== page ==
Yes, I know. I’m approximately twenty years behind and I honestly don’t know what took me so long. I’ve read the first three books in the series about four times each, but can’t seem to make it beyond that.
Look, I’m easily distracted. I find a 150-page book and say to myself, oh I’ll read this really quickly before jumping into the 900 PAGES of Harry Potter. Or a friend lends me something and needs in back in a few weeks. Something always seems to come up and I forget about old mate, Harry.
Well, this time I started with The Prisoner of Azkaban (since like I said, I’ve read the first few books a bunch) and I’ve finally been able to get through it. Thanks, in part, to having much more down time than I used to, which I’m very grateful for.
They are truly beautiful stories. The character development, the fantasy, the action. I find myself flying through each chapter. The only downside is that I’ve been reading them on my iPad so my eyes hurt after a while and can’t have a true binge. But, JK Rowling is the jam and she had moving illustrations added to the ebooks. It's like looking at wizard pictures from the Daily Prophet! But I’m also a nerd so little things like that excite me.
I’m currently in the middle of "Harry Potter and the Half Blood Prince" and I’ve been watching all the movies as I read the books. It’s fun. So, if you live under a rock like me and haven’t experienced these stories, do yourself a favor and jump on the bandwagon.
The Secret Life of the American Musical: How Broadway is Built
Browsing a small, corner bookstore in Greenwich Village brought me to this book. And it exceeded my expectations.
Written by Jack Viertel: theater owner/operator, producer, former dramaturg, and NYU Tisch professor; I recommend this to anyone who loves the stage.
I’m not even a huge musical theatre junkie. I know a lot of the music from major musicals and I’ve seen quite a few productions, but I mean... I haven’t even seen Wicked. I know.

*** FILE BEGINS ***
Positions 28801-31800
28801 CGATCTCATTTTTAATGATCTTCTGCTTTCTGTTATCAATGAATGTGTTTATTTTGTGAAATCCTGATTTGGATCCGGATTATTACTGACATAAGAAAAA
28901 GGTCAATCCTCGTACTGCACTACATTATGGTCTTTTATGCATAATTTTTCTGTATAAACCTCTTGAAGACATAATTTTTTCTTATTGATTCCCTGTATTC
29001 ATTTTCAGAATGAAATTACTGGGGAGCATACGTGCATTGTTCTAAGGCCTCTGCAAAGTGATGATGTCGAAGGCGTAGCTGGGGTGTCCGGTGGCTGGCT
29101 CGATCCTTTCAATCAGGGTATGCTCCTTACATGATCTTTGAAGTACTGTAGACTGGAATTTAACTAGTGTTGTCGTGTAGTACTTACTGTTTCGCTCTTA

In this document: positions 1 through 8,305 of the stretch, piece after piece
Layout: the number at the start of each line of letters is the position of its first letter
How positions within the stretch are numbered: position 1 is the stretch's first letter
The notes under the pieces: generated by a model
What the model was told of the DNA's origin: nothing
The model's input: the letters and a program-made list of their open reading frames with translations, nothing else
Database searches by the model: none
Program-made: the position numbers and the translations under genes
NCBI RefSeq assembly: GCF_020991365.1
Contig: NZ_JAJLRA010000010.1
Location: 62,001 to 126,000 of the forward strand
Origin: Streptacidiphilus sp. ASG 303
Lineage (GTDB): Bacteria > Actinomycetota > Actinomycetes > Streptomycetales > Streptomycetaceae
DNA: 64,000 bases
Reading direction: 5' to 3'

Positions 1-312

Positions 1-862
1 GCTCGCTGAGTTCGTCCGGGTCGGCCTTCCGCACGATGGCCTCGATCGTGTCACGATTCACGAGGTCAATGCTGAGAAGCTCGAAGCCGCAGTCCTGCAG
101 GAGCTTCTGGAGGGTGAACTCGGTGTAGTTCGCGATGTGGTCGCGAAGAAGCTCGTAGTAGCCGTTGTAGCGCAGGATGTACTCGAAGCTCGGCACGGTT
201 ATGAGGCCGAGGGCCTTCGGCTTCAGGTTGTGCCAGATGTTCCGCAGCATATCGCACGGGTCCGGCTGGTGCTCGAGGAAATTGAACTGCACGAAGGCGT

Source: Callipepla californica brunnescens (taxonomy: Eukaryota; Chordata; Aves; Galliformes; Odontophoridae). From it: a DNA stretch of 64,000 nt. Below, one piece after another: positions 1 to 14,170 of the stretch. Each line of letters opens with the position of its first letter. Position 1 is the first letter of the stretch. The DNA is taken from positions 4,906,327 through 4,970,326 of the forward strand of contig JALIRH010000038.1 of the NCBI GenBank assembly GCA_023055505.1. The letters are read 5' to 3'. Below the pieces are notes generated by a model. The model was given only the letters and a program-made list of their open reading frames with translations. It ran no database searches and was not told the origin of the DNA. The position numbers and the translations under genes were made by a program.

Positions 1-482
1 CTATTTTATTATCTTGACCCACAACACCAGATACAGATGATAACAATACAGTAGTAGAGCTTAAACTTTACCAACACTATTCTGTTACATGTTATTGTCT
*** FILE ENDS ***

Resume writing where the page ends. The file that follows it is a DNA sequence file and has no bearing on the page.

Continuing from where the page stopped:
What I’m saying is, you don’t have to live and breathe musical theatre to enjoy this book. As a dancer and someone who loves to, not only perform in shows, but also soak in as much art as possible, I got a lot out of this read.
It’s written in the form of a show. With the first chapter delving into the most epic opening numbers of all time. And ending with, well... notable endings. And it covers everything in between.
What I found so enlightening about it all was the recurring patterns that emerged in classic shows. Even when composers, writers, and directors thought they were breaking barriers and doing something completely new (which a lot of times they did), the patterns still somehow bled through when studied in retrospect. It’s so interesting that Oklahoma! and The Book of Mormon can have so much in common once you really dive in.
“The best writers are always trying to break the mold they perceive in the work of their predecessors and mentors. And yet, when the dust settles, the result often fits the pattern anyhow.”
Dancers, I would totally recommend this book for you.
I’ve read my fair share of self-help books in my day. “You Are A Badass”, “How To Win Friends and Influence People”, and “The Four Agreements” to name a few. I never really got too caught up in the craze but a lot of my friends have. And it makes sense, most of the people I surround myself with are very self-motivated humans who want to better themselves. And I truly respect that.
Well, this book flips the concept of “self-help” upside down.
It urges readers to stand firm and not give in to the “accelerating culture”. Everything pushes us to do better, move faster, don’t look back, think positive thoughts and good things will come!
“Stand Firm” is all about accepting who you are right now, reflecting on the past to help appreciate the present, and that it’s not your fault if good things aren’t happening for you.
It’s completely opposite to so much of the chatter going around. You know, things like "you are what you think". Well, that’s not really true. Someone who’s diagnosed with cancer must’ve willed that into existence? Nope. Not on board with that. Shit happens and it’s necessary to come to terms with that. And remember that so much of life is external and doesn’t come from within you.
And to be clear, this is just the other extreme end of the self-help spectrum (and I am a huge advocate for balance and being a filter, not a sponge). I don’t agree that we should drop all positivity and stop believing in ourselves and cease working to be better day after day. But it’s about finding a happy medium and letting ourselves have bad days.
All in all, take this book with a grain of salt (as you should with anything) but I really think it’s worth the read.
Always on the lookout for book recommendations so send your favs my way!